An innovative and new approach to treating pachyonychia congenita was investigated in a phase 1B trial involving a short-interfering RNA (siRNA) that specifically targets the N171k mutant keratin 6a (K6a) mRNA. The study was a single-patient prospective, vehicle-controlled trial in which the hyperkeratotic plantar plaques of a patient with the N171k mutation were injected with solution containing the siRNA and demonstrated callus regression in comparison to plaques injected with the vehicle control. [32, 33]

No effective methods are available for treatment of the oral leukokeratosis. Good dental hygiene is encouraged. Some patients report that brushing their tongue has beneficial effects on reducing the leukoplakia. [21]

Because of the discomfort associated with the keratoderma, pain management becomes an important intervention. In addition to measures such as reduction of weight bearing and treatment of hyperhidrosis, pain medications may be required. Nonnarcotic analgesics (especially nonsteroidal anti-inflammatory drugs) are often tried initially and may be sufficient, but occasionally narcotic analgesics are also required for pain control. Interestingly, evidence suggests that a significant portion of the pain experienced by patients with pachonychia congenita may be neuropathic in nature and thus warrants neuropathic pain medications, with which most pachyonychia congenita patients have traditionally been undertreated. [13, 14] Topical anesthetics for painful blisters and fissures have also been reported to be helpful for some patients. [12, 21]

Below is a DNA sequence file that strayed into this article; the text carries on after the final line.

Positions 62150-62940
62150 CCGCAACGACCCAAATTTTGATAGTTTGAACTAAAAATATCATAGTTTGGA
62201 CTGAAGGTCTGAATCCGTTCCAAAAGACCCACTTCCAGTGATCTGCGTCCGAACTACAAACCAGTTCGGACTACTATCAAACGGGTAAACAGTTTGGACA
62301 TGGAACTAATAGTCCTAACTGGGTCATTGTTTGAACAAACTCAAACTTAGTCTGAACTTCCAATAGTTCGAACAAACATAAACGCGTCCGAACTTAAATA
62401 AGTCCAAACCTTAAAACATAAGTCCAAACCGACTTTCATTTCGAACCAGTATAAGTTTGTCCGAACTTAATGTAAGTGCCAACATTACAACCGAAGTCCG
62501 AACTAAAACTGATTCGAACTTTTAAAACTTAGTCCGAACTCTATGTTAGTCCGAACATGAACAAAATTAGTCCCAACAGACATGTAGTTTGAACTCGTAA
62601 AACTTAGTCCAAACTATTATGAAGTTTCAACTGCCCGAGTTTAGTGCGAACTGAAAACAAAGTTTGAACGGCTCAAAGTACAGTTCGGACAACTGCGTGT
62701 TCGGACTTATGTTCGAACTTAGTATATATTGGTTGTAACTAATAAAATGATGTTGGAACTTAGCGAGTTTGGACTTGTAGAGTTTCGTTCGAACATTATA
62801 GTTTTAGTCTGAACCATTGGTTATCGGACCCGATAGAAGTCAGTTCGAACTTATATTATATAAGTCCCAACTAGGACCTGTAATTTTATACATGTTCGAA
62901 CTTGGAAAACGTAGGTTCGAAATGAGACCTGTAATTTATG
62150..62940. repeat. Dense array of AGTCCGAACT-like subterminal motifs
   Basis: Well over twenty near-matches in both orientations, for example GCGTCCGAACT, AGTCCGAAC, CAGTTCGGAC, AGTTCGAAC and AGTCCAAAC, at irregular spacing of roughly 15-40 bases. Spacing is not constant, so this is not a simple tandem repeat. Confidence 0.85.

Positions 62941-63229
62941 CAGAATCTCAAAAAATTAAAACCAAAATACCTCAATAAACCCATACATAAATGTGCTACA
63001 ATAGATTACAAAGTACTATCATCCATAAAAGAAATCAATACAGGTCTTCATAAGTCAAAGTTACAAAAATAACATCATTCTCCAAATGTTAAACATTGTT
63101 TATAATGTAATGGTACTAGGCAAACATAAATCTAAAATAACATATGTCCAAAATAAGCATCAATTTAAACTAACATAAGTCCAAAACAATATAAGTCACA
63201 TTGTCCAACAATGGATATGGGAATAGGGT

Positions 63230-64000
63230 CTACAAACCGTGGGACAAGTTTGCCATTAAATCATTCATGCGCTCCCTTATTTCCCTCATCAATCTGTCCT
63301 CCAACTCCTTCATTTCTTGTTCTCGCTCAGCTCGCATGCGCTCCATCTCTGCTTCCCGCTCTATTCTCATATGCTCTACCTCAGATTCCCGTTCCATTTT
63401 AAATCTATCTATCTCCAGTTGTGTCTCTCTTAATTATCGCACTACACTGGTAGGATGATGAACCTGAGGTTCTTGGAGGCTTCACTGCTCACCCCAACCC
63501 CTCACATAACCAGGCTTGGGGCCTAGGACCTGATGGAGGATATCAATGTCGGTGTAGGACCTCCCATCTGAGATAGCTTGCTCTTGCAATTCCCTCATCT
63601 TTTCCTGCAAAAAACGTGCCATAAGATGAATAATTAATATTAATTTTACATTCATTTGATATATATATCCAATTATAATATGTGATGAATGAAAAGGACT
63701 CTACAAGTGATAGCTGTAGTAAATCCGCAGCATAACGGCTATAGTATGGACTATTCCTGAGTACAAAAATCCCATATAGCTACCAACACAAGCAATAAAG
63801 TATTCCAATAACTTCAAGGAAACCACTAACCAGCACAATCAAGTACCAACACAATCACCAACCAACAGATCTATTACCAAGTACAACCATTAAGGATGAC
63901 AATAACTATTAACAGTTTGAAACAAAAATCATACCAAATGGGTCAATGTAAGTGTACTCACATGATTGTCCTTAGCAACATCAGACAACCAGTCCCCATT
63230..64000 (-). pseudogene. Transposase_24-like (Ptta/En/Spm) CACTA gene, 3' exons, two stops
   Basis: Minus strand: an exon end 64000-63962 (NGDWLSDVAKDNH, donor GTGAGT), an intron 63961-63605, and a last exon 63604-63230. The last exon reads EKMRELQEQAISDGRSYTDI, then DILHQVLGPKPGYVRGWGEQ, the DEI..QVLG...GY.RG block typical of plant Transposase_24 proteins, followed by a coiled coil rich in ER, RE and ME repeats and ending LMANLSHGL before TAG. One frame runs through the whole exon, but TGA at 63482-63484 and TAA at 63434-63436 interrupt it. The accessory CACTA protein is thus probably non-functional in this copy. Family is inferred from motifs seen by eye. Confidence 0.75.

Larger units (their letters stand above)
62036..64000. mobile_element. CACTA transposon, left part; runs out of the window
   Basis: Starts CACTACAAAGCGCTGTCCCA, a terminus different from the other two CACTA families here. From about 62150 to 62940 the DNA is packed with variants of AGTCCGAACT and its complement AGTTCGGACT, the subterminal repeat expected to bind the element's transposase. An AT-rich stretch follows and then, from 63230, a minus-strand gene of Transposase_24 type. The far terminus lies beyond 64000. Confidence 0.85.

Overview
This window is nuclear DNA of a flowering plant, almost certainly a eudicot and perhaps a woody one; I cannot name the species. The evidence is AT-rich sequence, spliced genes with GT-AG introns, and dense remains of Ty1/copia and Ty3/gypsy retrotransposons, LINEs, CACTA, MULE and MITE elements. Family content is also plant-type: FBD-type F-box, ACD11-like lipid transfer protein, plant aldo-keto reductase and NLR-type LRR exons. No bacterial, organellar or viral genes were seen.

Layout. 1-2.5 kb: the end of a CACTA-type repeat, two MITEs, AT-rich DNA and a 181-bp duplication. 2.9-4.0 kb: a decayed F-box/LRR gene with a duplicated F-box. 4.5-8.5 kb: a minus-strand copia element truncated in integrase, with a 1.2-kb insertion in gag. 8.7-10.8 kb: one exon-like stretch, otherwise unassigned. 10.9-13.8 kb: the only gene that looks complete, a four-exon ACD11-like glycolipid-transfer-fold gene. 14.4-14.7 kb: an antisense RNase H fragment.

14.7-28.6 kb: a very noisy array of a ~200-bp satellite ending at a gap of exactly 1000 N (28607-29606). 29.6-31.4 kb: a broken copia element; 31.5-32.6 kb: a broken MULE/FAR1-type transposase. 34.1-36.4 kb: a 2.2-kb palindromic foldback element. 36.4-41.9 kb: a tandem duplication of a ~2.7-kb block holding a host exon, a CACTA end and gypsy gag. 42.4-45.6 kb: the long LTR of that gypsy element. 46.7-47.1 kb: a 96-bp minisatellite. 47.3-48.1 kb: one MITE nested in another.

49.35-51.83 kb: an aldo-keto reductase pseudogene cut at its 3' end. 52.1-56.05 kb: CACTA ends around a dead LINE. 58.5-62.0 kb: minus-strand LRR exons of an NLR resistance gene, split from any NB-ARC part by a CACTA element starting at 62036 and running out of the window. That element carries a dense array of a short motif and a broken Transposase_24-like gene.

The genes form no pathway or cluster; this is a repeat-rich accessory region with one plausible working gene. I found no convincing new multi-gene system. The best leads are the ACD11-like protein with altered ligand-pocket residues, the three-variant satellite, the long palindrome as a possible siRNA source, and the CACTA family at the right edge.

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Surgical Care

Surgical treatment of pachyonychia congenita is usually most helpful for the treatment of cysts, which are treated no differently than cysts occurring outside of pachyonychia congenita, with standard measures such as incision and drainage or excision.

Treatment of the pachyonychia with avulsion of the affected nails has not been shown to be effective because regrowth of the nails occurs, sometimes with worse dystrophy and distortion. Ablation of the nail matrix has been inconsistently effective. Improved function and appearance of the nails following matrix ablation has been reported in some patients but not in others. [12, 21, 34]

Excision and grafting of plantar skin has not shown promise in pachyonychia congenita, owing to the reappearance of the hyperkeratosis. [21, 35]

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Consultations

A geneticist may be consulted for genetic counseling.

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Activity

Activities that require the use of fine movements with hands or fingers may be difficult for pachyonychia congenita patients. Activities that result in excessive friction, prolonged weight bearing, or repetitive trauma should be avoided or limited.